Today I’m sharing a quick how-to on 18th century garters, plus my new shoes and stockings from American Duchess. The garters are very easy to make, and I have a sneaky way to help them stay up. It’s also a great project for leftover ribbons that are too small for trimming.
Embroidered garters are so lovely, and I’ve wanted a pair for a while. However, I got a hoop and exactly diddly squat with it. I think I like the idea of embroidery, but in practice I find it fiddly and boring (see also: knitting).
I was in the trim store for something else—this is how all sewing purchase stories begin—and there was a big sign declaring “All Ribbons 25% Off!!” so it seemed like the perfect time to finally make a pair of garters. I found a jacquard ribbon that I liked, and then tried to find a silk satin ribbon the same width in a complimentary color. Sew them together, easy peasy!
Easy 18th Century Garters
1 yd 1-1.5″ (30-38mm) wide jacquard or embroidered ribbon (can do with less)
2-3 yds 1-1.5″ (30-38mm) wide silk satin or grosgrain ribbon, (must be same width)
Matching thread, silk 50 wt recommended
Note: You can wear your garters above or below the knee. These are meant to fit over your thigh, and I’d recommend this length so that they won’t be too short if you switch from below the knee.
- Measure around your thigh and note the number. This is not for cutting, but to help you estimate the garter length.
- Add 10-12″ to your thigh measurement, and see if that gives you enough to tie a pretty bow. (You can even do this with your tape measure!) The garters can tie in the back, like mine, or make the ribbon long enough to be cross-gartered, or tie in front. This is more secure and best if your ribbon is slippery. Once you’ve found the right length, cut two pieces of the satin base ribbon.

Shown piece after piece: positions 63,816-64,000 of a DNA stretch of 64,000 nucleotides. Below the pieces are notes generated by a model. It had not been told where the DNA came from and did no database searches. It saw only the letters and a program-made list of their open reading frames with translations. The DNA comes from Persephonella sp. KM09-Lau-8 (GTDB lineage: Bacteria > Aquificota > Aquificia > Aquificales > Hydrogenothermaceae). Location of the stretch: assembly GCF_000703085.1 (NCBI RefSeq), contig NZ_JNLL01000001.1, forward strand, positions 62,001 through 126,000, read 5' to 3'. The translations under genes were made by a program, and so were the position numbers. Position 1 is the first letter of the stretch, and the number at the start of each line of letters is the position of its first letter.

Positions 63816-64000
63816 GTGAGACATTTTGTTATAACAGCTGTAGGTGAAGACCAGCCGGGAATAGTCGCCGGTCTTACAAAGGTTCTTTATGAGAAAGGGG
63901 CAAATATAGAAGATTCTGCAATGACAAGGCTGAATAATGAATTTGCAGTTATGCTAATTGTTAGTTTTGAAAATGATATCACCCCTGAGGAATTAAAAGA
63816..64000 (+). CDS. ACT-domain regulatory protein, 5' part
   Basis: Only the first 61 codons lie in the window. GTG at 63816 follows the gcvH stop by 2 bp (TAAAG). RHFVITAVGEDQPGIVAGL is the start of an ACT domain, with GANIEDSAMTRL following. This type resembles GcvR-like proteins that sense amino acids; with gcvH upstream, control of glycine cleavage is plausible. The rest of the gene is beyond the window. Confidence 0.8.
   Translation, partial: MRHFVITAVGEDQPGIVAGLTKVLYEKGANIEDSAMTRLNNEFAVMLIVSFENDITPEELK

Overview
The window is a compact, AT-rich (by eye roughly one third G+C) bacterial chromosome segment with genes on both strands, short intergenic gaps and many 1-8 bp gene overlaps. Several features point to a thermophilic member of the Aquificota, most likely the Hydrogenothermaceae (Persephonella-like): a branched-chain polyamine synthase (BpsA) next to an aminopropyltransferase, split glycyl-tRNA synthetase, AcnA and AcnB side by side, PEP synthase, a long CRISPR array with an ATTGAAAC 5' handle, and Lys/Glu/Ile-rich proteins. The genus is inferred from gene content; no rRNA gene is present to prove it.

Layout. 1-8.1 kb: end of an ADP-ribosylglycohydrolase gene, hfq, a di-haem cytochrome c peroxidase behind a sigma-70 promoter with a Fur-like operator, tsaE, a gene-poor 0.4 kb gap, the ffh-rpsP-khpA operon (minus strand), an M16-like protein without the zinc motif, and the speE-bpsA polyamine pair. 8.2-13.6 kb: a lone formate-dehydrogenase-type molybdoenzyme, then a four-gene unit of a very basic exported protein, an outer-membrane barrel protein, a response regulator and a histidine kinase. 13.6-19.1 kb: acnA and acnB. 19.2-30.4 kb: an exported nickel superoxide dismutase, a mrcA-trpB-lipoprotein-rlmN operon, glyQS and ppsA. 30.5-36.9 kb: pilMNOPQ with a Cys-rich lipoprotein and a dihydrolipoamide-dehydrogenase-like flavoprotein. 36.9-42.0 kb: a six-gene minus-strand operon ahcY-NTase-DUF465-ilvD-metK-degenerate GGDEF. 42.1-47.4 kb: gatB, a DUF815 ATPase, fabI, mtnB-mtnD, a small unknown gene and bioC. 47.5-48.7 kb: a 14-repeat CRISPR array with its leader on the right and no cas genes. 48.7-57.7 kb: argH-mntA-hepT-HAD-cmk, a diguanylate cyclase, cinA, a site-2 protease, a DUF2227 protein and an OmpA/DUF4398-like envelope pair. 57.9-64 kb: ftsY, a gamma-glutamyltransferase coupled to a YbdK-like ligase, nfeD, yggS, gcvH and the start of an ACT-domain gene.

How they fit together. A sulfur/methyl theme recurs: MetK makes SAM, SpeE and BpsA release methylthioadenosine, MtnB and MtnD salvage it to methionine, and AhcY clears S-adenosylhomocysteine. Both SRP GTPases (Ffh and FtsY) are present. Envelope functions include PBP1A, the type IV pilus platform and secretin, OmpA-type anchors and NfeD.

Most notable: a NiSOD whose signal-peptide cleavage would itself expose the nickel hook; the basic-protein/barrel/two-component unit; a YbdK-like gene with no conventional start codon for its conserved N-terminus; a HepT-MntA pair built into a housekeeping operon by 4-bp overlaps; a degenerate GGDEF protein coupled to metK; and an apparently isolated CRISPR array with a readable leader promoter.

- Cut two lengths of the jacquard ribbon; a good starting point is [1/2 your thigh measurement + 1″]. There’s really no wrong answer here. You can do more or less, if you happen to be working with a scrap, and fussy-cut to show the design symmetrically. My ribbon was 9.5” to not cut off the rose motif.
- Fold under 1/2″ on each end of the decorative ribbon and tack down. Fray check the ends as an extra precaution against unraveling.
- Optional: Sew a piece of elastic ([length= thigh circumference – 1″] into a ring, preferably with machine zigzag stitch. Sew to the front center of the garter, starting on top edge and making a rectangle. Continue to steps 6 & 7 as normal, which will cover the elastic stitching. To wear, tie garter in a bow over the elastic to cover. No one will know and it stays put!
- Mark the center on both satin pieces. Then fold the jacquard ribbon in half to find center, and lay on top, matching centers. Pin and sew by hand using fine running or prick stitches. Repeat for other garter.
- Pink the edges of the satin ribbon. Tie them on, and enjoy your new garters!
It’s so simple I feel silly calling it a tutorial, but it’s a nice way to practice handsewing. . . or just have the instant gratification of starting and completing project in the same afternoon!
American Duchess doesn’t exactly need my help getting the word about their shoes, but I’m really happy I made the investment. They really complete the look and the layaway option helped soothe my conscience about buying shoes just for costuming. I happened to be wearing all my 18th century undergarments for fitting when my shoes arrived.
I’m not sure what the postman thought when I answered the door, but it was a funny coincidence!
Don’t they look lovely?
When I first slipped them on I was surprised at how comfortable they are! Heels always involve a bit of discomfort (usually squishing of toes for me), but these had perfect pinky toe room and good support. I’ve worn them for several outings since March, and they’ve warmed up nicely. Since I’m not a reenactor spending the day in a muddy battlefield, the wool upper is fine for my needs and I like the softer look. I’ve also brought backup shoes when I go out to keep them pretty, like at Comic Con where I know I’ll have to do the long slog to Javits. The Dunmores in black wool have since been discontinued, but they’re still available in leather.
You will need an awl and a disappearing marker to fit the buckles. It’s a bit stressful making that first hole in your new shoes, but trust me when I say it’s very easy to do. (Making it more stressful by waiting until an hour before an event to bite the bullet is not recommended. Don’t be like me haha) I used the instructions from the American Duchess site, and they’ve become even more comfortable now that I’ve worn them a few times.
In the time since I bought my shoes, the ladies at AD made a handy video for adding buckles: http://blog.americanduchess.com/2018/05/how-to-fit-18th-century-shoe-buckles.html